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CAD/CAM

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Newbie

CAD/CAM

We've been using Creo and Windchill for several years and have a pretty good handle on using them for concepts and design.   Now we'd like to extend them to manufacturing our robot.  

We have access to CNC machines, plasma cutters, laser cutters, and more in our local FabLab.   But we're new to exporting 3D CAD data to tools like MasterCAM or as lines and curves for our plasma cutter.   Does Creo do any of this natively or do we need to export in some format and then import into other tools?

Rande Johnson

FRC4931

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1 ACCEPTED SOLUTION

Accepted Solutions
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Re: CAD/CAM

Yes, you have the ability to create an NC Assembly in your Schools edition software. I don't have the link handy, but I have done at least 1 or 2 RoboTALK sessions on Creo NC in the past. If you want to expand that out to more sophisticated mfg applications, you'll need to request a University license from the PTC FIRST team which will come with the post processor you'll need to create G-code for the specific machine you want to communicate with.

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5 REPLIES 5
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Re: CAD/CAM

PTC does sell CNC products, but there is a lot of work to set them up, just like there was for MasterCAM. Since the set up is unique for each set of tools to be supported it makes sense that PTC would not want to be in a position to support every educational installation for free.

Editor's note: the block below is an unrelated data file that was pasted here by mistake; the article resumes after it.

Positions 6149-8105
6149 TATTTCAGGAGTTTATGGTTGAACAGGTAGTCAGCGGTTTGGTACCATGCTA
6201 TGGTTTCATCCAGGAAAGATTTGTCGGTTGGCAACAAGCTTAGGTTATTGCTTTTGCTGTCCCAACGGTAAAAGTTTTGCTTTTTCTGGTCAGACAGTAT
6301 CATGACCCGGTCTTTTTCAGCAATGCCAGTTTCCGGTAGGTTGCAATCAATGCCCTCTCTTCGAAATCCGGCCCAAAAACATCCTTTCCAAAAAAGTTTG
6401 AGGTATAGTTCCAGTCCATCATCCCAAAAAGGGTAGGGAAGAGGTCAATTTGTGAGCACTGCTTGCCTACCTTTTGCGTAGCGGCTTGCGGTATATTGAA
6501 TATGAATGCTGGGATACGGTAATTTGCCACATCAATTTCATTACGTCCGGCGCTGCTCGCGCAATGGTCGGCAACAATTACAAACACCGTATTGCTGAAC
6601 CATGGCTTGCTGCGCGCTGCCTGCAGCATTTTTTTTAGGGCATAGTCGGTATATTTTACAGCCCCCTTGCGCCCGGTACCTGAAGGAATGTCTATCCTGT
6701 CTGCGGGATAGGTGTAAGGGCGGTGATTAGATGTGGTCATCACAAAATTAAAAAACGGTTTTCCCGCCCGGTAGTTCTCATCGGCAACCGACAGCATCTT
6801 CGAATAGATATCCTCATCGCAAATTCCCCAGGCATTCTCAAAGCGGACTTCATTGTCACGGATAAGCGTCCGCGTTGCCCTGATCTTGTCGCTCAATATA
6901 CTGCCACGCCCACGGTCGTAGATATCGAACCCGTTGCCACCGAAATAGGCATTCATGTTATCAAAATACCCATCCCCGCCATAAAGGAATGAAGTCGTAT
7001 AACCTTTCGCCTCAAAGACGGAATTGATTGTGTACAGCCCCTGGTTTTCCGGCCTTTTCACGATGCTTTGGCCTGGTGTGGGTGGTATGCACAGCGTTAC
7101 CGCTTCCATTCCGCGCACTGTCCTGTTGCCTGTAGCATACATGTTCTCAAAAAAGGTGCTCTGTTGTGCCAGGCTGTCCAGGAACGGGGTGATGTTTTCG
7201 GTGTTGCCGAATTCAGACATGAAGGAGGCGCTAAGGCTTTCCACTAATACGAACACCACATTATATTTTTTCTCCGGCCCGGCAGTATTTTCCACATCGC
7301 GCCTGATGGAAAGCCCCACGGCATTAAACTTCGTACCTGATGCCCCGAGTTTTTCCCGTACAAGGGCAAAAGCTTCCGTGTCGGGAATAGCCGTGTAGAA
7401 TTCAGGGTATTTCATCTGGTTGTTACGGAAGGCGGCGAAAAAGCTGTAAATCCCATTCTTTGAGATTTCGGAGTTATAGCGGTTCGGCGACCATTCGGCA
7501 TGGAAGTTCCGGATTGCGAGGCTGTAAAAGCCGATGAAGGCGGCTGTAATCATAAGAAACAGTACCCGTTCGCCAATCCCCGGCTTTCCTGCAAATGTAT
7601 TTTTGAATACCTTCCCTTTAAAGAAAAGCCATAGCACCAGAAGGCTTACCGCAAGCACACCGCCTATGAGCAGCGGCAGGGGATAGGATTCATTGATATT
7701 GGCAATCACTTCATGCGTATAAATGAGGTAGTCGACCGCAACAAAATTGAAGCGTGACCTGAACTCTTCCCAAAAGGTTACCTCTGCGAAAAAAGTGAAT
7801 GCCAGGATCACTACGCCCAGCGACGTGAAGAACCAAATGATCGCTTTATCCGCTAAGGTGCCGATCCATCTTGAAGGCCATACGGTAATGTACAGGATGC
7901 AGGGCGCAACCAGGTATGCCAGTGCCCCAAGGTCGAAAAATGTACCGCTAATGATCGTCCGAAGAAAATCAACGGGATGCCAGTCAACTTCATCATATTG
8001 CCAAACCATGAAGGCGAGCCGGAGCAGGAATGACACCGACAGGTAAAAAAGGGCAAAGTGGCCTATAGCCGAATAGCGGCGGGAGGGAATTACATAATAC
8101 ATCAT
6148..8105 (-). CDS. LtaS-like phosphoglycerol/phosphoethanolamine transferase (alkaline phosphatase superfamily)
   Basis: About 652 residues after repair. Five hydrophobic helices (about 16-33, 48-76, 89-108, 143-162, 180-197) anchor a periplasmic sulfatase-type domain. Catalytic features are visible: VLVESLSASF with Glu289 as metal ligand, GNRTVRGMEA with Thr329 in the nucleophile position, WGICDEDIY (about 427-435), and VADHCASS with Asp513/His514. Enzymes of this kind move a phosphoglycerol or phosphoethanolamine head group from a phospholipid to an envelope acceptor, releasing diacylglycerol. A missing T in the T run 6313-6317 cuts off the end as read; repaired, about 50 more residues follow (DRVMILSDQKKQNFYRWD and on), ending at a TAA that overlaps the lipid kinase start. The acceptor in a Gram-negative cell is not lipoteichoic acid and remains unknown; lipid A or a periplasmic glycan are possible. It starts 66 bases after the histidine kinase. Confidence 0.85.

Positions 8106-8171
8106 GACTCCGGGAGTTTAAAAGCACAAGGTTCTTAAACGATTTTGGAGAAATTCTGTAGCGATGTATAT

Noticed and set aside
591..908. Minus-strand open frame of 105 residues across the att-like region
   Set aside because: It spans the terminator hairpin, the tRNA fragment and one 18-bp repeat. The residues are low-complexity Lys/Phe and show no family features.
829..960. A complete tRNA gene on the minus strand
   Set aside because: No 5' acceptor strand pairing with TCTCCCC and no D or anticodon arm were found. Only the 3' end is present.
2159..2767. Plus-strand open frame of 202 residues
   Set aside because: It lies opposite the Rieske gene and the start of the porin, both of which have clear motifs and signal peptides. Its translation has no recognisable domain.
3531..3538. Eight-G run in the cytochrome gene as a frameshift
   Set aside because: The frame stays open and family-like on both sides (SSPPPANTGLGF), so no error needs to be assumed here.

The main advantage to keeping models within PTC products is that the programming that is done on a part is not lost when a change is made, such as if a hole is moved, the NC module will update the tool paths to accommodate the change. This is of particular advantage on very complex parts.

The main advantage to using dedicated CAM software in a lab environment is that experience with that piece of software is applicable to any CAD that can generate a file it can import, which is handy. Rather than making learning and adapting the CNC for Solidworks and the CNC for Inventor and the CNC for Catia and the CNC for Creo and the CNC for ... a requirement to support the lab.

Highlighted

Re: CAD/CAM

Yes, you have the ability to create an NC Assembly in your Schools edition software. I don't have the link handy, but I have done at least 1 or 2 RoboTALK sessions on Creo NC in the past. If you want to expand that out to more sophisticated mfg applications, you'll need to request a University license from the PTC FIRST team which will come with the post processor you'll need to create G-code for the specific machine you want to communicate with.

View solution in original post

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Re: CAD/CAM

Great, I'll look for those old Robotalk sessions and see how it works out.   We were just finding the effort to get it into MasterCAM a little challenging (learning curve) and also liked the idea dschenken mentioned above: keep it all within the same set of tools.   We'll keep playing.

In the meantime, how about converting to 2D lines and curves for a plasma cutter?   Right now we're exporting to DXF, and importing into the FabLab's Rhino software and removing the 3D artifacts manually.   Is there an easier way to do this?

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Re: CAD/CAM

Create a drawing of the desired model at 1:1 scale and save as DXF. This will create a 2D DXF which will be much easier to work with in the CAM software.

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Re: CAD/CAM

That worked beautifully, with no translations required.   We did have to watch a few steps though:

  • Turn off the format display (and remove any artifacts that are not removed)
  • Make sure all extrudes in the part are done in the same plane
  • Put part in lower left part of our drawing (that matched the home position our plasma cutter is expecting)
  • Export as DXF with no splines (again, a requirement of our cutter)

This will make part creation & fabrication MUCH faster and easier.

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